Ratios as Fractions

In practice, ratios act something like fractions. You can replace the colon with a division sign and still arrive at the same result. As in the previous example, 1/4 (1 divided by 4) and 3/12 (3 divided by 12) both come out to 0.25. This is consistent with the last mode of expression. So any ratio may be expressed as A divided by B.

Continued Proportions

Any series of three or more ratios can string together to create a continued or serial proportion. As an example, “1 is to 4 as 3 is to 12 as 4 is to 16” and “1:4 = 3:12 = 4:16” are both continued proportions. Expressing them as decimal figures (dividing the first number by the second in each proportion), you indeed find that 0.25 = 0.25 = 0.25.

How to Make a Ratio

Method 1 Make a Ratio

  1. Use a symbol to denote the ratio. To indicate that you’re using a ratio, you can use the division sign ( / ), a colon ( : ), or the word to. For example, if you wanted to say, “For every five men at the party, there are three women,” then you could use any of the three symbols to state this.[1] Here’s how you would do it:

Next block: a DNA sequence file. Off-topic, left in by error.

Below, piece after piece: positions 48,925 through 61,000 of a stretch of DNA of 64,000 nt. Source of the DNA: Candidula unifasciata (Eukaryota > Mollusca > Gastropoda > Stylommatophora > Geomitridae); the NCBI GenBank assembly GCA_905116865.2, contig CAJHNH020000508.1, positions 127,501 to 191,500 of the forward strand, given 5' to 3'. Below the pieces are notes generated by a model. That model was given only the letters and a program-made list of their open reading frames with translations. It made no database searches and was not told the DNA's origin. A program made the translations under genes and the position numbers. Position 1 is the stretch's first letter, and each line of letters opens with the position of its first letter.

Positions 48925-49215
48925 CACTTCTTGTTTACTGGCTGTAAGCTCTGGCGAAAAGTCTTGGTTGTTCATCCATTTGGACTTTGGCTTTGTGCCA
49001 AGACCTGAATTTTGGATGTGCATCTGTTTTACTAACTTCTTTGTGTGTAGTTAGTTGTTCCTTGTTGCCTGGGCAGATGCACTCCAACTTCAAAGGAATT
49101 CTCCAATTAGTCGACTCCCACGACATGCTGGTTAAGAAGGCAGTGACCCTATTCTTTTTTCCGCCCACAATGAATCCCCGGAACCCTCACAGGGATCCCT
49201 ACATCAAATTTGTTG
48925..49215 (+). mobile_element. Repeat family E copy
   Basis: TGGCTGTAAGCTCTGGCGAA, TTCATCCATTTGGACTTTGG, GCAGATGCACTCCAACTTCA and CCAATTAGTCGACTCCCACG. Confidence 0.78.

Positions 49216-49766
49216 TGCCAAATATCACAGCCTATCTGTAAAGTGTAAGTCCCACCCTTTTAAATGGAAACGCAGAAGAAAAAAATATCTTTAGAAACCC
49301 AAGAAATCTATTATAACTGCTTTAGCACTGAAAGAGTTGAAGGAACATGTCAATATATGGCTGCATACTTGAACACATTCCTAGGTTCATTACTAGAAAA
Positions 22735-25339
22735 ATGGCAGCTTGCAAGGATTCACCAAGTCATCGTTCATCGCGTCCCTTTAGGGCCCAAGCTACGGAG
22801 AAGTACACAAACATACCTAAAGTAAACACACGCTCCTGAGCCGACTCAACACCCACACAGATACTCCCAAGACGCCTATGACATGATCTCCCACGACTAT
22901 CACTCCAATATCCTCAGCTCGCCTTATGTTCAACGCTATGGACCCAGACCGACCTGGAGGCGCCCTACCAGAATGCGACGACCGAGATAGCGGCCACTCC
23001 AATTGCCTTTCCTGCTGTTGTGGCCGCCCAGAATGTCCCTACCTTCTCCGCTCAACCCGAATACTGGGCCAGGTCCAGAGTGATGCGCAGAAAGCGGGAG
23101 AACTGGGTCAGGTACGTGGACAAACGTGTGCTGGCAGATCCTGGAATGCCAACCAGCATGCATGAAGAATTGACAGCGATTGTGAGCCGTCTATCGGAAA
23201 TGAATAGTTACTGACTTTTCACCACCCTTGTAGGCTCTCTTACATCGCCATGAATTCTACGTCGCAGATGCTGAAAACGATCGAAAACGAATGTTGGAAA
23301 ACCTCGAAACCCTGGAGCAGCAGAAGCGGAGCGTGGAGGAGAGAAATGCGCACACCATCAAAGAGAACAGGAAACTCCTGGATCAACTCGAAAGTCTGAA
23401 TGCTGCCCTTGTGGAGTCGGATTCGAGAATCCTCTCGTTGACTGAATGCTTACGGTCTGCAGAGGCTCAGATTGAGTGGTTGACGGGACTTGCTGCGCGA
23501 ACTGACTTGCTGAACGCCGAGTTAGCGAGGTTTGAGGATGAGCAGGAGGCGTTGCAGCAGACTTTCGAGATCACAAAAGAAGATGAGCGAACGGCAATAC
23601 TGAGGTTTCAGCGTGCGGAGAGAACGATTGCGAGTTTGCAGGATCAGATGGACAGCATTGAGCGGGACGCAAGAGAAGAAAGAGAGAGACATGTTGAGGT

• 5 men / 3 women
    • 5 men : 3 women
    • 5 men to 3 women
  2. Write the first given quantity to the left of the symbol. Write down the quantity of the first item before the symbol of your choice. You should also remember to state the units, or the number you’re working with, whether it’s men or women, chickens or goats, or miles or inches.
    • Example: 20 g of flour
  3. Write the second given quantity to the right of the symbol. After you’ve written the first given quantity followed by the symbol, you should write the second given quantity, along with its units.
    • Example: 20 g of flour/ 8g of sugar
  4. Simplify your ratio (optional). You may want to simplify your ratio to do something like scale down a recipe. If you’re using 20 g of flour for a recipe, then you know you’ll need 8 g of sugar, and you’re done. But if you’d like to scale down the ratio as much as possible, then you’ll need to simplify it by writing the ratio in its lowest possible terms. You should use the same process as you would use to simplify a fraction. To do this, you have to find the GCF, or the greatest common factor, of both quantities, and then see how many times that number fits into each given quantity.
    • To find the GCF of 20 and 8, write down all of the factors of both numbers (the numbers that can multiply to make those numbers and thus can be evenly divided into those numbers) and find the largest number that is evenly divisible into both. Here’s how you do it: